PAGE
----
• The Department of Atomic Energy’s (DAE) three-stage power programme aims to use India’s abundant thorium reserves, found in placer deposits across various states, to generate electricity.
  • The vision for this programme was provided by Dr Homi J Bhabha and Dr Vikram Sarabhai, who recognized the need for Fast Breeder Reactors (FBRs) that produce more nuclear fuel than they consume.
  • The three stages involve converting ‘fertile material’ into fissile material. For instance, U238, a dominant uranium isotope, is converted into fissile plutonium (Pu239) in a nuclear reactor.
  • Similarly, thorium-bearing monazite is converted into fissile material U233. India follows a “closed fuel cycle” approach, reprocessing spent fuel to separate useful isotopes. The ultimate goal is to use thorium in the third stage of the programme.
  • The FBR is a crucial milestone towards this goal, paving the way for full utilization of the country’s thorium.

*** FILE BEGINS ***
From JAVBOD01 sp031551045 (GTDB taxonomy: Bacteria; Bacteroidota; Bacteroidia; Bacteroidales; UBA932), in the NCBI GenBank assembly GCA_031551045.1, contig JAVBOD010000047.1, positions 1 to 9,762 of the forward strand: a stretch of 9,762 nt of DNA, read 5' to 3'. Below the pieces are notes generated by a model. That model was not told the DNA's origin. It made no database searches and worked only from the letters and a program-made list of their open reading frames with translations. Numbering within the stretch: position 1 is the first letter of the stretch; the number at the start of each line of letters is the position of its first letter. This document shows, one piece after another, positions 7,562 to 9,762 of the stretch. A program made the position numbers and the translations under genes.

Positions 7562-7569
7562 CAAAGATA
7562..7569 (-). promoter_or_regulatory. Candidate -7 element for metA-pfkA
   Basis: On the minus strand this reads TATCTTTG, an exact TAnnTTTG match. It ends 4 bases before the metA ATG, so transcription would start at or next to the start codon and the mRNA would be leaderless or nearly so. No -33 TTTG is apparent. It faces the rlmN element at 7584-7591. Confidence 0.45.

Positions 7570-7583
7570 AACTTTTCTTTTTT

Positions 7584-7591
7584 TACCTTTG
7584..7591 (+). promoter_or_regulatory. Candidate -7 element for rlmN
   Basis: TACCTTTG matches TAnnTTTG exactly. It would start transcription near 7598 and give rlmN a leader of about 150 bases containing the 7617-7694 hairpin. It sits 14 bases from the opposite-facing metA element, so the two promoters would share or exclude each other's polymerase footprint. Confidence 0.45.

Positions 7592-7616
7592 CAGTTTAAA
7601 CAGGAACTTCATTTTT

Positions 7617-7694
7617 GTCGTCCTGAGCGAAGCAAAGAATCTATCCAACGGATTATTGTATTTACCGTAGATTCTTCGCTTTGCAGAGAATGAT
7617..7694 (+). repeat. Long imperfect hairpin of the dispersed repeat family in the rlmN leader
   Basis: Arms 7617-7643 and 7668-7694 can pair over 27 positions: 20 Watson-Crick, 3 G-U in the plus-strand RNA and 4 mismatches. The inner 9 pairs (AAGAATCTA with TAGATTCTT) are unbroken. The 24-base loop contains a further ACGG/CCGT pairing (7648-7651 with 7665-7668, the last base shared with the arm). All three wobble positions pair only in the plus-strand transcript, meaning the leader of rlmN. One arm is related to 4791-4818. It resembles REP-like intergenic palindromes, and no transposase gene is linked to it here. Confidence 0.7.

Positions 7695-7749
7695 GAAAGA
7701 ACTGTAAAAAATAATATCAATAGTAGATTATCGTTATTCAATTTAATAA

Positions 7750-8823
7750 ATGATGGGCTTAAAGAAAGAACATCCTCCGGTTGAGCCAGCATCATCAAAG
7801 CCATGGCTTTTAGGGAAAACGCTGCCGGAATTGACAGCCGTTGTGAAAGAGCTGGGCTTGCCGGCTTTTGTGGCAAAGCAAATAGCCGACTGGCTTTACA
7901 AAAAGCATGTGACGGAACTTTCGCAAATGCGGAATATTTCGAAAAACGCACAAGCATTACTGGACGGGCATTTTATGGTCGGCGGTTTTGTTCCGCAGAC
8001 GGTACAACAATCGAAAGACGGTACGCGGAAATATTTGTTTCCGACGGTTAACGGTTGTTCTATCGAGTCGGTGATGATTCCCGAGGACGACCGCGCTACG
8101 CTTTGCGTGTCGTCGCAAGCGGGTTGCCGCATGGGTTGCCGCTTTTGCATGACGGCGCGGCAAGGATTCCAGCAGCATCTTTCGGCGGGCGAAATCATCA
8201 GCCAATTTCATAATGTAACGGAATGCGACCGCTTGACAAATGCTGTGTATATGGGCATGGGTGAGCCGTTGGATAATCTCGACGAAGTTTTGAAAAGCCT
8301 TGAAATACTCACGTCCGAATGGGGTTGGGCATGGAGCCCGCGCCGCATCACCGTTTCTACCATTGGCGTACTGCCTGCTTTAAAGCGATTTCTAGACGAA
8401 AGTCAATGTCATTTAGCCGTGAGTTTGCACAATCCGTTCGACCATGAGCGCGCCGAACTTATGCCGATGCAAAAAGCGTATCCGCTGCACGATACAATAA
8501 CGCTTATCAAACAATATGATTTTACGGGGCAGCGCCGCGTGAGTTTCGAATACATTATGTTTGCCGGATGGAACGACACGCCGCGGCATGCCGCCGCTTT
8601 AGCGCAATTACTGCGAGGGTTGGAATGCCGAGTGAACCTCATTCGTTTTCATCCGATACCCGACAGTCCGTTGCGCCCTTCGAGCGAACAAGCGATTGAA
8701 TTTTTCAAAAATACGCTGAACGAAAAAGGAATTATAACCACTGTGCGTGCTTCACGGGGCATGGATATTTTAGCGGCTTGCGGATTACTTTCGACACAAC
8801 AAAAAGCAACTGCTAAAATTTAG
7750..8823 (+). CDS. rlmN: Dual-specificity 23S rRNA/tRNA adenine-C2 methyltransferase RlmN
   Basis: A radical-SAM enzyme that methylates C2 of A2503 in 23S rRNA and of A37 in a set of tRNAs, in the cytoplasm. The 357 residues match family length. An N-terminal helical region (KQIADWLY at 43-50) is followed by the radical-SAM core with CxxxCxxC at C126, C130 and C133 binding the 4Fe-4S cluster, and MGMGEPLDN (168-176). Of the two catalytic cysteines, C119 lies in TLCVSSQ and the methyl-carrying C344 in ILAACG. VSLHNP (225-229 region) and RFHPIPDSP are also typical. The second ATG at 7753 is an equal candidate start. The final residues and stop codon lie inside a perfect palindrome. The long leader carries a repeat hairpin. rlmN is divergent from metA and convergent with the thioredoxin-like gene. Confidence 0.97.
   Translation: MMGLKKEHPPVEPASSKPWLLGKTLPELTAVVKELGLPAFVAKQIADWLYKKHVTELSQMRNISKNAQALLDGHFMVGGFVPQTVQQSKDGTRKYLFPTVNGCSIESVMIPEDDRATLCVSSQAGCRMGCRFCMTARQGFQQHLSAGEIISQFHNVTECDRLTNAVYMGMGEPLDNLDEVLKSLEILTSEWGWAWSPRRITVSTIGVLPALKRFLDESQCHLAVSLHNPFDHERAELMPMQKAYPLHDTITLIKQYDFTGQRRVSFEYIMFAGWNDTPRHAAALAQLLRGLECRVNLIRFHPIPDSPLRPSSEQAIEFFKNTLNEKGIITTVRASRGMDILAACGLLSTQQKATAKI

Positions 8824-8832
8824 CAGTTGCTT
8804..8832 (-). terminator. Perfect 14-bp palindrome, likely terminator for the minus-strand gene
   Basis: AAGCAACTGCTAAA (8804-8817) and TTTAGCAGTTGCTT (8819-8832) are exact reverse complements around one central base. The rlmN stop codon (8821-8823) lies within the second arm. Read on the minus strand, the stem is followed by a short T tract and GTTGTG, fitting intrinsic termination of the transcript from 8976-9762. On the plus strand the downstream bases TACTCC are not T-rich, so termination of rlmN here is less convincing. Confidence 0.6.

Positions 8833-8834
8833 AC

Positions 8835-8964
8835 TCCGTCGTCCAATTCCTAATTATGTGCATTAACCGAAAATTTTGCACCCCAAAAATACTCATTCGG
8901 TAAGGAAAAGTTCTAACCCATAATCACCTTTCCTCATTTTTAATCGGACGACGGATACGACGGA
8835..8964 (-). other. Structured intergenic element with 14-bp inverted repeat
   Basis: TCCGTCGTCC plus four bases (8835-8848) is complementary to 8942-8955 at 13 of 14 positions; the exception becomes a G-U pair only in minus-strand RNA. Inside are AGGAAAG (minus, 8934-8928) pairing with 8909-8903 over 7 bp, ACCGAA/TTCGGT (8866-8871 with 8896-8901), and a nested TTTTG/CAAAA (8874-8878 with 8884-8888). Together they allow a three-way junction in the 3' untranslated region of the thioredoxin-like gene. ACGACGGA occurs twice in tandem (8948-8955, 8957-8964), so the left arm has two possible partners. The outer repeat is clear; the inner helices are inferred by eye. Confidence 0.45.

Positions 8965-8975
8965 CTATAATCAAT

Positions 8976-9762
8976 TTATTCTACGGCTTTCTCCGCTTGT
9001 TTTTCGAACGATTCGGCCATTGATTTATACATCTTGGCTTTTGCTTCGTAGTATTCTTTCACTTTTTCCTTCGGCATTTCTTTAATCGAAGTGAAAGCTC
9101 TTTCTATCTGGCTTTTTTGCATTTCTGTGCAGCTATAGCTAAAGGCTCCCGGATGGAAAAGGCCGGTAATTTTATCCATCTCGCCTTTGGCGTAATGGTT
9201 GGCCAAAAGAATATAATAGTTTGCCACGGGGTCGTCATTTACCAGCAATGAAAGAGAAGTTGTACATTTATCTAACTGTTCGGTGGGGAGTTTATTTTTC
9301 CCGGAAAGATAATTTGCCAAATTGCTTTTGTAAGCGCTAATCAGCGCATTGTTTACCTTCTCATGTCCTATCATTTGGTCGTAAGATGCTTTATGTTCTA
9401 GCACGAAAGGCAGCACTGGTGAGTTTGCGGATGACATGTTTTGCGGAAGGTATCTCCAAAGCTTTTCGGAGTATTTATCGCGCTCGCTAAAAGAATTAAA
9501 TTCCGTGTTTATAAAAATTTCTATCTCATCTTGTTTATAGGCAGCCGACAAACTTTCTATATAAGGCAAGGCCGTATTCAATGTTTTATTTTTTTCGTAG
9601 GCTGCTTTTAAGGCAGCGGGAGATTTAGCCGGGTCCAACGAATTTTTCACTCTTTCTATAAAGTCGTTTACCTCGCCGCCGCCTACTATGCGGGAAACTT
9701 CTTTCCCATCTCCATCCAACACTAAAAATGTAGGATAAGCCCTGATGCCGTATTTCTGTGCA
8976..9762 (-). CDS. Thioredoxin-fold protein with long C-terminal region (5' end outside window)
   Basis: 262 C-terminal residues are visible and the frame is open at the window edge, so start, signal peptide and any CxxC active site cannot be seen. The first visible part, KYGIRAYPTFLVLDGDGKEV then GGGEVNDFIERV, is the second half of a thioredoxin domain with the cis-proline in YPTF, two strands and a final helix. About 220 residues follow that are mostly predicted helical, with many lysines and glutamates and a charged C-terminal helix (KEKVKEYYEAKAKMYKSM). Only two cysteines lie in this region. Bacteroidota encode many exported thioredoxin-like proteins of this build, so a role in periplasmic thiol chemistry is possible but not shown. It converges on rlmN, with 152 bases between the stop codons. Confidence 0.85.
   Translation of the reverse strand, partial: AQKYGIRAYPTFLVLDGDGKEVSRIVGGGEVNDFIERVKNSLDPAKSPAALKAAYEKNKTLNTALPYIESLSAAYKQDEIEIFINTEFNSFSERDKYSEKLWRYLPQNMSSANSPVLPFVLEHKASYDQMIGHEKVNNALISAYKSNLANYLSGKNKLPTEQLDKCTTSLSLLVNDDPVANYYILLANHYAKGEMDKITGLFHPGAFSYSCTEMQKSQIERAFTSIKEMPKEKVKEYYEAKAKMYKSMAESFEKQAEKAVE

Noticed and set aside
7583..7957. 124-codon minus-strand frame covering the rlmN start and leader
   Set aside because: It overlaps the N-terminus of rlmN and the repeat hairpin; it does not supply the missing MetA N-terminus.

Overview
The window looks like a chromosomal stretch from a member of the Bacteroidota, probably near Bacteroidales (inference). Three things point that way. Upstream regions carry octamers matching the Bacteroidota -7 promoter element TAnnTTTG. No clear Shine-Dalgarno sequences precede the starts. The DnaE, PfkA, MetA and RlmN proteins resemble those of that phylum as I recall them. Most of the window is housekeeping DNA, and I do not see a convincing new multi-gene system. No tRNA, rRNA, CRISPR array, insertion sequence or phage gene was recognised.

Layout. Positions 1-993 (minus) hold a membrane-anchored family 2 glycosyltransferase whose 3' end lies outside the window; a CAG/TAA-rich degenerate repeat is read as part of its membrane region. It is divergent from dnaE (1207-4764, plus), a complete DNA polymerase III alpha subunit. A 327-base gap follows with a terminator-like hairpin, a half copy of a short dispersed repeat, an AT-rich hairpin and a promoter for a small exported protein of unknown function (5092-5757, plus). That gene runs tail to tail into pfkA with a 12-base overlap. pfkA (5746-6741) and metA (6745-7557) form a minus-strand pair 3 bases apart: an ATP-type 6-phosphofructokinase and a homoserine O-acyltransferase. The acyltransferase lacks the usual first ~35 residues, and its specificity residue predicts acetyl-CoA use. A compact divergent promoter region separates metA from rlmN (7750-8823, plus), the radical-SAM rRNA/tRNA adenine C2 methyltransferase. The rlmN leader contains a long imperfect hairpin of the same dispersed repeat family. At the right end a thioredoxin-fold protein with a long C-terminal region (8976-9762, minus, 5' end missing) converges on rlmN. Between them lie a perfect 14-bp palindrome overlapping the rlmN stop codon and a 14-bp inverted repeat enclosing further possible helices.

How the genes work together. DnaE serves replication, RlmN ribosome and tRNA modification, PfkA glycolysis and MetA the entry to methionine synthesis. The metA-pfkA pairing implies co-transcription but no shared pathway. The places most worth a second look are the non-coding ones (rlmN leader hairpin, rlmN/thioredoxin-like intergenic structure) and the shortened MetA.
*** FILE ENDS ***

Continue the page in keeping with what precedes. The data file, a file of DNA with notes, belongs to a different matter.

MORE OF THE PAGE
Three stages and FBR

  • The first stage of India’s three-stage nuclear power programme involves setting up Pressurised Heavy Water Reactors (PHWRs) and associated fuel cycle facilities. PHWRs use natural uranium as fuel and heavy water as coolant and moderator.
  • The Nuclear Power Corporation of India Limited (NPCIL) operates 22 commercial nuclear power reactors with an installed capacity of 6,780 MWe. This stage is supplemented by the construction of imported Light Water Reactors (LWRs), with the first of two units, built with Russian collaboration, already generating power.